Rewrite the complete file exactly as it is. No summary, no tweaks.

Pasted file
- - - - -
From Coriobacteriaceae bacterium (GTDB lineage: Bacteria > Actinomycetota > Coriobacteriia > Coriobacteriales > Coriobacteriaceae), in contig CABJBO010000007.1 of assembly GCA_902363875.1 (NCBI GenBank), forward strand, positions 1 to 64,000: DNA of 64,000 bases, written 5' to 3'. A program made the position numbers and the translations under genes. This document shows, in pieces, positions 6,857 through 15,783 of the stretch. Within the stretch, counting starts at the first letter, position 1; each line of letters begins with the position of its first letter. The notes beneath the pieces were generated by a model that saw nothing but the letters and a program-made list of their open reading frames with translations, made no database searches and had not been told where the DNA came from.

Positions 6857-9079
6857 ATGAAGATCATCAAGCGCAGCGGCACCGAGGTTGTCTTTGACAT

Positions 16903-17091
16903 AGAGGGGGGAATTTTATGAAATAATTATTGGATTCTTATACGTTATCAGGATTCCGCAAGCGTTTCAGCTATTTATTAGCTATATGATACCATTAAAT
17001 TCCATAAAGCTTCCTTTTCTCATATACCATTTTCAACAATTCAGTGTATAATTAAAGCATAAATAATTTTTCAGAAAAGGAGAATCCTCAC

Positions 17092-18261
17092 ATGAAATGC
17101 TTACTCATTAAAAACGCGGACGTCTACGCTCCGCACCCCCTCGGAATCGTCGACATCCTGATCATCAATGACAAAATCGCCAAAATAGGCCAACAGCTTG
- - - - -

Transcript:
From Coriobacteriaceae bacterium (GTDB lineage: Bacteria > Actinomycetota > Coriobacteriia > Coriobacteriales > Coriobacteriaceae), in contig CABJBO010000007.1 of assembly GCA_902363875.1 (NCBI GenBank), forward strand, positions 1 to 64,000: DNA of 64,000 bases, written 5' to 3'. A program made the position numbers and the translations under genes. This document shows, in pieces, positions 6,857 through 15,783 of the stretch. Within the stretch, counting starts at the first letter, position 1; each line of letters begins with the position of its first letter. The notes beneath the pieces were generated by a model that saw nothing but the letters and a program-made list of their open reading frames with translations, made no database searches and had not been told where the DNA came from.

Positions 6857-9079
6857 ATGAAGATCATCAAGCGCAGCGGCACCGAGGTTGTCTTTGACAT

Positions 16903-17091
16903 AGAGGGGGGAATTTTATGAAATAATTATTGGATTCTTATACGTTATCAGGATTCCGCAAGCGTTTCAGCTATTTATTAGCTATATGATACCATTAAAT
17001 TCCATAAAGCTTCCTTTTCTCATATACCATTTTCAACAATTCAGTGTATAATTAAAGCATAAATAATTTTTCAGAAAAGGAGAATCCTCAC

Positions 17092-18261
17092 ATGAAATGC
17101 TTACTCATTAAAAACGCGGACGTCTACGCTCCGCACCCCCTCGGAATCGTCGACATCCTGATCATCAATGACAAAATCGCCAAAATAGGCCAACAGCTTG